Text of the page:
Over the next week, protests were organized at Castle Frank High School, dividing the student body. Over 70 students staged a protest, in which they wore jeans and slacks — also forbidden at Castle Frank — demanding the right to dress and wear their hair as they wished. In a Star article with the headline “Students in jeans threaten existence of school: Principal,” Wilfred Bush defended his decision on the basis that, as a technical school, Castle Frank had a duty to prepare its graduates for employment, and that having long hair threatened job prospects. “We go after manners and appearance,” Bush said. “If we lose the battle of hair and clothes, employers would ignore us and not hire our graduates.”

So much of this story sounds familiar! The haphazard imposition of dress code discipline; the illogical rationale provided to justify it; the student resistance; the unconvincing appeal to the job prospects of students. (Ironically, much of the rest of the Torontoist piece is devoted to hair controversies at work — at CFTO-TV, the Canadian National Railway, the Edmonton Transit System, and Dominion grocery store, for example. These employers discovered they’d hired high school graduates who had not entirely given up “the battle of hair and clothes.”)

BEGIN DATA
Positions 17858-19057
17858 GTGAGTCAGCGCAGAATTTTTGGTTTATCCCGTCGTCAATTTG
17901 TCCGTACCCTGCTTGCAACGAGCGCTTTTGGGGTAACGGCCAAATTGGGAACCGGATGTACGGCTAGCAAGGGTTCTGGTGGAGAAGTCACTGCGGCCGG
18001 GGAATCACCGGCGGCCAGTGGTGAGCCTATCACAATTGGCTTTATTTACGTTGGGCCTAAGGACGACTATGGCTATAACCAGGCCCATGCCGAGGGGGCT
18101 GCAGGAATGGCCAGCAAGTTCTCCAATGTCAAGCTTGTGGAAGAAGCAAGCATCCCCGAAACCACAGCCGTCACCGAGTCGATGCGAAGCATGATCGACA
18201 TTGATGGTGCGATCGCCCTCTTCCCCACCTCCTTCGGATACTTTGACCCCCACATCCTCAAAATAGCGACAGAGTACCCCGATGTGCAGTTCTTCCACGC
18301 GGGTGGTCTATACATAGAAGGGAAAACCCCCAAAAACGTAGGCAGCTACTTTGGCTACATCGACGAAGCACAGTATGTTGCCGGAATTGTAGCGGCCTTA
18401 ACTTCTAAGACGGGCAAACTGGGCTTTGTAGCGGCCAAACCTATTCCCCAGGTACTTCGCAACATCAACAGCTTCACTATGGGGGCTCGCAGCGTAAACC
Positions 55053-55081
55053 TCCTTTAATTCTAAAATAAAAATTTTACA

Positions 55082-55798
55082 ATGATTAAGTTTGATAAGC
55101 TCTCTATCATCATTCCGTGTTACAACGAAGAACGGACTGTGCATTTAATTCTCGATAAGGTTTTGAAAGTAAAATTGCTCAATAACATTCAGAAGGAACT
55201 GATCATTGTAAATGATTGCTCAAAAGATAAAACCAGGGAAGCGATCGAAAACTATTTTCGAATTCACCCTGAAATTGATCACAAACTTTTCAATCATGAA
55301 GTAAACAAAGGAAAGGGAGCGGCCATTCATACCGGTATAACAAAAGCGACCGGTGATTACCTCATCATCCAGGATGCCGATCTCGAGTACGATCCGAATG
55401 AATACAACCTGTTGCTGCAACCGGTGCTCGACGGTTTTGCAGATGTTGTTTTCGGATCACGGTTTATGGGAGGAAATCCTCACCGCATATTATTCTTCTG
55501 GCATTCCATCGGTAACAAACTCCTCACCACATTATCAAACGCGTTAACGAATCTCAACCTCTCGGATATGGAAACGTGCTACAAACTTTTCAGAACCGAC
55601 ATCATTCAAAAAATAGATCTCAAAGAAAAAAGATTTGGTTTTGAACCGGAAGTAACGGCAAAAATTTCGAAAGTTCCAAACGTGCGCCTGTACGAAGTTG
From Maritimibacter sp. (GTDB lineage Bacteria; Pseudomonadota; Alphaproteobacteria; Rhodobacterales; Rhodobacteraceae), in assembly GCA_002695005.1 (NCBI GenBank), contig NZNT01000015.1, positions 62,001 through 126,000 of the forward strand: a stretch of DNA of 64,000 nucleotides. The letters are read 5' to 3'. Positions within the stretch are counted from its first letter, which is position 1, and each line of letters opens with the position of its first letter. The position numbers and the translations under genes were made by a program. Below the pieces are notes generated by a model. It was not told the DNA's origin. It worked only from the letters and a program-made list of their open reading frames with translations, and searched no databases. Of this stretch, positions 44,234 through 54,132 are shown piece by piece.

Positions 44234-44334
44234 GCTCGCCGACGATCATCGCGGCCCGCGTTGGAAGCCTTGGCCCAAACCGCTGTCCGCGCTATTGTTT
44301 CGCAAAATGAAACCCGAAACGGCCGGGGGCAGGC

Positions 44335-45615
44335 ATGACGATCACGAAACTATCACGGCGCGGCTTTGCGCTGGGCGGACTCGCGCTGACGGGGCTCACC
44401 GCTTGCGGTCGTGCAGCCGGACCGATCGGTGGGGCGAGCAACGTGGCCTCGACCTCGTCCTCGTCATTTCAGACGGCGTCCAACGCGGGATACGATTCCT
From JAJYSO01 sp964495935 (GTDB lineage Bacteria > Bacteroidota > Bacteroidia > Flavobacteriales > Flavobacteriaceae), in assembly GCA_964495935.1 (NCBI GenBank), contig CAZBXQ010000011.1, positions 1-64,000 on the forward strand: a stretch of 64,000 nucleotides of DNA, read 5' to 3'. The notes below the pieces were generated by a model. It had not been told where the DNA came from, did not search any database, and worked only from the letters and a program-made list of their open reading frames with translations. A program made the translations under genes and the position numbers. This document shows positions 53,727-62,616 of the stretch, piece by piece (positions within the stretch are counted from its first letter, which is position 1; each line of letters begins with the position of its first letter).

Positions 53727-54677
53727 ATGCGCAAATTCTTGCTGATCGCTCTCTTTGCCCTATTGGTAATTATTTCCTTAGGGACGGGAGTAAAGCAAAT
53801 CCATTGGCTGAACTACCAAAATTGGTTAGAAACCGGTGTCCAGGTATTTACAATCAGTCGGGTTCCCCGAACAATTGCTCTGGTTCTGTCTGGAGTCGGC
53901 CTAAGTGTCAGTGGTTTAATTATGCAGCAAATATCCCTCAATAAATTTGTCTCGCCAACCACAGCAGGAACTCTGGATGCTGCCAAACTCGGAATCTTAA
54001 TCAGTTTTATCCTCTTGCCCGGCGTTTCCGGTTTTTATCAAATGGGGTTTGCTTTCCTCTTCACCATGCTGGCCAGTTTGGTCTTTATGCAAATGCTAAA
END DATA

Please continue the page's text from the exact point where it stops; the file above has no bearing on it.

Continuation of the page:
Screen Shot 2017-11-08 at 10.20.12 PM
headline from the September 24, 1968 Toronto Star

What is slightly less familiar is the clarity with which the Star editorial diagnoses the situation. It bears requoting:

This looks like a clear case of petty tyranny of the sort that alienates young people from school. So long as they don’t disrupt class work or endanger themselves, students should be allowed to wear their hair any way they please.

Given that the source of dress code discipline — “petty tyranny” — and the effect of it — alienation from school — were so obvious in 1968, it’s hard not to wonder why we are still dealing with such controversies today.

One reason does come to mind, however. Today, the subjects of dress code controversies do not look like Douglas Hamburgh; today, the targets of dress code discipline are mostly students of colour and female-presenting students. Perhaps our culture is less inclined to defend them from tyranny.